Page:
To install click the Add extension button. That's it.

The source code for the WIKI 2 extension is being checked by specialists of the Mozilla Foundation, Google, and Apple. You could also do it yourself at any point in time.

4,5
Kelly Slayton
Congratulations on this excellent venture… what a great idea!
Alexander Grigorievskiy
I use WIKI 2 every day and almost forgot how the original Wikipedia looks like.
Live Statistics
English Articles
Improved in 24 Hours
Added in 24 Hours
Languages
Recent
Show all languages
What we do. Every page goes through several hundred of perfecting techniques; in live mode. Quite the same Wikipedia. Just better.
.
Leo
Newton
Brights
Milds

Gadfield Elm Chapel

From Wikipedia, the free encyclopedia

Gadfield Elm Chapel, near Pendock, Worcestershire
Gadfield Elm Chapel, near Pendock, Worcestershire
Gadfield Elm Chapel, interior
Gadfield Elm Chapel, interior
Gadfield Elm Chapel, from the picnic area
Gadfield Elm Chapel, from the picnic area

The Gadfield Elm Chapel near the village of Pendock in Worcestershire, England, is the oldest extant chapel of The Church of Jesus Christ of Latter-day Saints (LDS Church).

The structure was built in 1836 as a religious meeting house by the United Brethren, a group of breakaway Primitive Methodists led by Thomas Knighton. In 1840, Latter Day Saint missionary and apostle Wilford Woodruff preached among the United Brethren; ultimately all but one of the 600 members converted to Mormonism. After the conversions, the structure was deeded to the Church of Jesus Christ of Latter Day Saints by Knighton and John Benbow.

As a chapel of the early Latter Day Saint movement, the building was a centre of activity for the church in the Malvern Hills area. Several regional conferences of the church were held in the chapel, and Brigham Young, who at the time was President of the Quorum of the Twelve, spoke there at least once. The chapel was sold by the church in 1842 to help fund the emigration of British Latter Day Saints to America.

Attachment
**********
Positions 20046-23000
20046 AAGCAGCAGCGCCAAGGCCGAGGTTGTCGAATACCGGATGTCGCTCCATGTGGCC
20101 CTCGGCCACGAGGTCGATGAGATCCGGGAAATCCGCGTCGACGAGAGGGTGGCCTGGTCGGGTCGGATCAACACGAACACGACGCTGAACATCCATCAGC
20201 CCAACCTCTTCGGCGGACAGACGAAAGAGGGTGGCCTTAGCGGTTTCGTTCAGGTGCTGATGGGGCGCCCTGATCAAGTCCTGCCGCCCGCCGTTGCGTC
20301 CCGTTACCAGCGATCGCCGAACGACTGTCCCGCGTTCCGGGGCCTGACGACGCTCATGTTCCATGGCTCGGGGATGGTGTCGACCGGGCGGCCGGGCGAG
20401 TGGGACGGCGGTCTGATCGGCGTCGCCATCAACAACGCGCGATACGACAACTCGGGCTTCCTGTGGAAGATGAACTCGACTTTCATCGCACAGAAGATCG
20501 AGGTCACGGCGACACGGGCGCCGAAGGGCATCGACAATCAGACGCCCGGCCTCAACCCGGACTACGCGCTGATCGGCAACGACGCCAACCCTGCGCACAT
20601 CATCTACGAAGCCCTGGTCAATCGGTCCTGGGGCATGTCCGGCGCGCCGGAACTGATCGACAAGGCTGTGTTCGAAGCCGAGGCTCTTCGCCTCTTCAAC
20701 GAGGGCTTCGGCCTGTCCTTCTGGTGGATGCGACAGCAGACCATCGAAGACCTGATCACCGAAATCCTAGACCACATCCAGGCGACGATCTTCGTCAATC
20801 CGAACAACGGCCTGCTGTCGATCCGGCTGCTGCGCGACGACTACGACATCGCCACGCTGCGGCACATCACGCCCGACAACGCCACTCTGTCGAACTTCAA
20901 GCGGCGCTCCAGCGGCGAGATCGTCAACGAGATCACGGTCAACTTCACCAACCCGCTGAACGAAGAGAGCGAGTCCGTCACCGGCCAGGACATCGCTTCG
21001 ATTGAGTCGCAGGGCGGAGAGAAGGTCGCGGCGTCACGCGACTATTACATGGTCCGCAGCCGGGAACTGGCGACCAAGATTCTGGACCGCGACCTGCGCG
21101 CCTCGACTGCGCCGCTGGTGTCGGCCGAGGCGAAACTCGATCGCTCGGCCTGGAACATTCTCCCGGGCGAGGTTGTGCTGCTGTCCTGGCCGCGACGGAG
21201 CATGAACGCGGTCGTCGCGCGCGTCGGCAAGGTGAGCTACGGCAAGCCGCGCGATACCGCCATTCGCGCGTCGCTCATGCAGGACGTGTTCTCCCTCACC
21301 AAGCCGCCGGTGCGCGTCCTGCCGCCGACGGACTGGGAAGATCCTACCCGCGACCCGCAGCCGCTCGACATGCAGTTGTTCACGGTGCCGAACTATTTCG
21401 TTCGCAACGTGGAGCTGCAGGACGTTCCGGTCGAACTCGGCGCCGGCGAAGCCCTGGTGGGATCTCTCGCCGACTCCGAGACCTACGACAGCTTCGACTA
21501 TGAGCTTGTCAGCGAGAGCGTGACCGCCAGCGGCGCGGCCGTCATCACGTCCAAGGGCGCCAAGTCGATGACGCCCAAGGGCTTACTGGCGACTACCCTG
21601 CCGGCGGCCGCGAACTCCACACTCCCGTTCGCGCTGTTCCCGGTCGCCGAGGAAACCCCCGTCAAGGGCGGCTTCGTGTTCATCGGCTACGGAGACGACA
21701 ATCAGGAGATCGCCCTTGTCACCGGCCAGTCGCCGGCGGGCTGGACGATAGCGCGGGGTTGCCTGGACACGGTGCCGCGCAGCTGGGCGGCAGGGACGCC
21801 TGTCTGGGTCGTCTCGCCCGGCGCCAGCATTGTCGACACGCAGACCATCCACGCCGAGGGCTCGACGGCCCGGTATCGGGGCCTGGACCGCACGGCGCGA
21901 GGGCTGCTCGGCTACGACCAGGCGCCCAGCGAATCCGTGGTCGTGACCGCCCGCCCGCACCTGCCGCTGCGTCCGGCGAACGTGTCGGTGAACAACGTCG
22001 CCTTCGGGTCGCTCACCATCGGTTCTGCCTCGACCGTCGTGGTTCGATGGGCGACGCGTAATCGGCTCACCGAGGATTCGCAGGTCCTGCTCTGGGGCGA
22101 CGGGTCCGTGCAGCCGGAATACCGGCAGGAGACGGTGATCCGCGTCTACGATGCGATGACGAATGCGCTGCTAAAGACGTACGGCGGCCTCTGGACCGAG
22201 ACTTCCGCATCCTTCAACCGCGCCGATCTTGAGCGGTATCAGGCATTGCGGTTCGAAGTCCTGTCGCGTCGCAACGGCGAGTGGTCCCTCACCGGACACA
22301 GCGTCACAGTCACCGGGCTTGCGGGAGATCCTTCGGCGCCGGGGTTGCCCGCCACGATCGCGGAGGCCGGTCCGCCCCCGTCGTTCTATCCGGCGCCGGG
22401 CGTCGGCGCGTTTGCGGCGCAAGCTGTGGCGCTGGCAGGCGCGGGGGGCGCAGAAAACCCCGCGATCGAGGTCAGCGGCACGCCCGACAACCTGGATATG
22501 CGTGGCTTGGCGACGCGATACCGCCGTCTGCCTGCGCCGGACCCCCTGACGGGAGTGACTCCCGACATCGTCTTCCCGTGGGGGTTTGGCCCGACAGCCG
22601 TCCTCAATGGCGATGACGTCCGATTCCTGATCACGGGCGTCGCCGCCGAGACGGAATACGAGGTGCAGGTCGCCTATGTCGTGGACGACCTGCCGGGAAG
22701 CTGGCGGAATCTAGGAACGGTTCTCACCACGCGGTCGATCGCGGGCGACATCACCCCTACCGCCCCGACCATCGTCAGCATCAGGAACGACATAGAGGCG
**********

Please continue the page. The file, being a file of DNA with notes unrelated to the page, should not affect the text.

The building was privately owned until it was purchased in 1994 by the Gadfield Elm Trust, a group of LDS Church members interested in preserving the chapel. The Trust renovated and restored the chapel, and it was dedicated by the church apostle Jeffrey R. Holland on 23 April 2000.

In 2004, the Trust donated ownership of the chapel to the LDS Church, and it was rededicated by church president Gordon B. Hinckley on 26 May 2004. The chapel is operated as a historical tourist site by the church and admission to the public is free.

References

External links

This page was last edited on 15 April 2021, at 18:11
Basis of this page is in Wikipedia. Text is available under the CC BY-SA 3.0 Unported License. Non-text media are available under their specified licenses. Wikipedia® is a registered trademark of the Wikimedia Foundation, Inc. WIKI 2 is an independent company and has no affiliation with Wikimedia Foundation.